The physical behavior of polyelectrolytes at solid-liquid interfaces presents challenges both in measurement and in interpretation. An informative, yet often overlooked, property that characterizes the equilibrium organization of these systems is their membrane or rest potential. Here a general classification scheme is presented of the relationship between the rest potential and structural response of polyelectrolyte films to salt concentration. A numerical lattice theory, adapted from the polymer community, is used to analyze the rest potential response of end-tethered polyelectrolyte layers in which electrostatics and short- range contact interactions conspire to bring about different structural states. As an experimental quantity the rest potential is a readily accessible, nonperturbing metric of the equilibrium structure of a polyelectrolyte layer. A first set of measurements is reported on monolayers of end-tethered, single-stranded DNA in monovalent (NaCI) and divalent (MgCI 2) counterion environments. Intriguingly, in NaCI electrolyte at least two different mechanisms appear by which the DNA layers can structurally relax in response to changing salt conditions. In MgCI 2 the layers appear to collapse. The possible molecular mechanisms behind these behaviors are discussed. These studies provide insight into phenomena more generally underlying polyelectrolyte applications in the chemical, environmental, and biotechnological fields.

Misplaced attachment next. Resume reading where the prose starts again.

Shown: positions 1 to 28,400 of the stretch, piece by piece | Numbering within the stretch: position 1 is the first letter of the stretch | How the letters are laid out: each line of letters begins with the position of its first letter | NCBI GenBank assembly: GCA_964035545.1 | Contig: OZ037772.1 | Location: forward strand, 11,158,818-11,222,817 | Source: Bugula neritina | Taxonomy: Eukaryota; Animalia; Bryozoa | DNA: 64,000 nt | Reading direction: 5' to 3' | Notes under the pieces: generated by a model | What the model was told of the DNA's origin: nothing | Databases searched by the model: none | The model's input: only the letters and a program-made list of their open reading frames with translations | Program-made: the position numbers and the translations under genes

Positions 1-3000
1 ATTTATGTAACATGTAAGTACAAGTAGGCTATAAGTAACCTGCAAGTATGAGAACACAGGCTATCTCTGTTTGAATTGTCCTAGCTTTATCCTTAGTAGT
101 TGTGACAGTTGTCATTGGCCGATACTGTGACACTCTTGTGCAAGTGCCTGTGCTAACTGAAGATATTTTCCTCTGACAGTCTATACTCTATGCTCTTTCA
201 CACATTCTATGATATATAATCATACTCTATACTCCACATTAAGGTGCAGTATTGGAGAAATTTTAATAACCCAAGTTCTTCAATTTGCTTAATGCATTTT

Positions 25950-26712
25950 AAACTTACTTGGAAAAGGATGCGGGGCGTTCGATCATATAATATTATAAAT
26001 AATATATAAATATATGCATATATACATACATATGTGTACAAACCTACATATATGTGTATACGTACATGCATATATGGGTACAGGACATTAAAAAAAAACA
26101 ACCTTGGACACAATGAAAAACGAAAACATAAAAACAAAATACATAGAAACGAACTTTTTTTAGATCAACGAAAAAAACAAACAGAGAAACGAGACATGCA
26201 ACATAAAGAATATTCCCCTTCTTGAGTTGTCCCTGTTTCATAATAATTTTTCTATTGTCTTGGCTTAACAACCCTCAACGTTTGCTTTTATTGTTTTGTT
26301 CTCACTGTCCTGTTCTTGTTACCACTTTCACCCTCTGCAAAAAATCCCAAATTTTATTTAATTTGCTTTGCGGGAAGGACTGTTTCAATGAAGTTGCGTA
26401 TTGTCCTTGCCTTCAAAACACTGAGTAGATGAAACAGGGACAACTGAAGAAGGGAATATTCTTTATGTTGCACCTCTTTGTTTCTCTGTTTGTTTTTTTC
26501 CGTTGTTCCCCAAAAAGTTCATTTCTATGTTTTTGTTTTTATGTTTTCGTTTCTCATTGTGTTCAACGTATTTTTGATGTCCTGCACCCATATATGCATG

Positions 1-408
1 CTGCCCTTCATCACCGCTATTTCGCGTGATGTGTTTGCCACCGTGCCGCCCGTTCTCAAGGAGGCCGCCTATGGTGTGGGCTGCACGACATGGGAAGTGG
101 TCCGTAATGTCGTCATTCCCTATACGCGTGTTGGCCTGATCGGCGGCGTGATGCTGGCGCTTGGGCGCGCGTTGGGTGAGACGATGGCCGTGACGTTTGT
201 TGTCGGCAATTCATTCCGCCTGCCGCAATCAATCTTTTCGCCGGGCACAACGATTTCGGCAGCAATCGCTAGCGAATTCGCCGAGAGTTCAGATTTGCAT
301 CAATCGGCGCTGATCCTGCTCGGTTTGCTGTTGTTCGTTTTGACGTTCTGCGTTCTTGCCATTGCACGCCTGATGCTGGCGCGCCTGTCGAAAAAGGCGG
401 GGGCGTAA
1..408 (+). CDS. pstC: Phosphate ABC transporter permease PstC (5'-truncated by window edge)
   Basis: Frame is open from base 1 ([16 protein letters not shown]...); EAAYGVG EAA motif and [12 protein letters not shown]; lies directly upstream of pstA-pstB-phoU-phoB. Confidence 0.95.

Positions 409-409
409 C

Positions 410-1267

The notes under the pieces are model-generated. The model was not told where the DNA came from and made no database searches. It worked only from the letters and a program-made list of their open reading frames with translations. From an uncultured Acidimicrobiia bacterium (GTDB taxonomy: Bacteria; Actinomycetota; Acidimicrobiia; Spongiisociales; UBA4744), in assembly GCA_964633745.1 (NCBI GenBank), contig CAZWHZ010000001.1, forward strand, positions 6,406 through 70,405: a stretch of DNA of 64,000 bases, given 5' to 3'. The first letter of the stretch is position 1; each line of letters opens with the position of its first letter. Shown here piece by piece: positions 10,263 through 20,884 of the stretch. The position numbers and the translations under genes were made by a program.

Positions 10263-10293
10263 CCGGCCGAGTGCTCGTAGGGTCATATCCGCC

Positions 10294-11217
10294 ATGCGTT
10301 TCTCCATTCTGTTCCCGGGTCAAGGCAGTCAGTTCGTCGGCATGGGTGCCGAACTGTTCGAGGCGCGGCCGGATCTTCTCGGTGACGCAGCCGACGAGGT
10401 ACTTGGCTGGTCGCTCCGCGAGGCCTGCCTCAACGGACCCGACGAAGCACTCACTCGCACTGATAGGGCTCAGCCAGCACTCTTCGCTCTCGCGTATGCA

|Original language||English (US)|
|Number of pages||9|
|Journal||Journal of the American Chemical Society|
|State||Published - Jan 14 2009|
ASJC Scopus subject areas
- Colloid and Surface Chemistry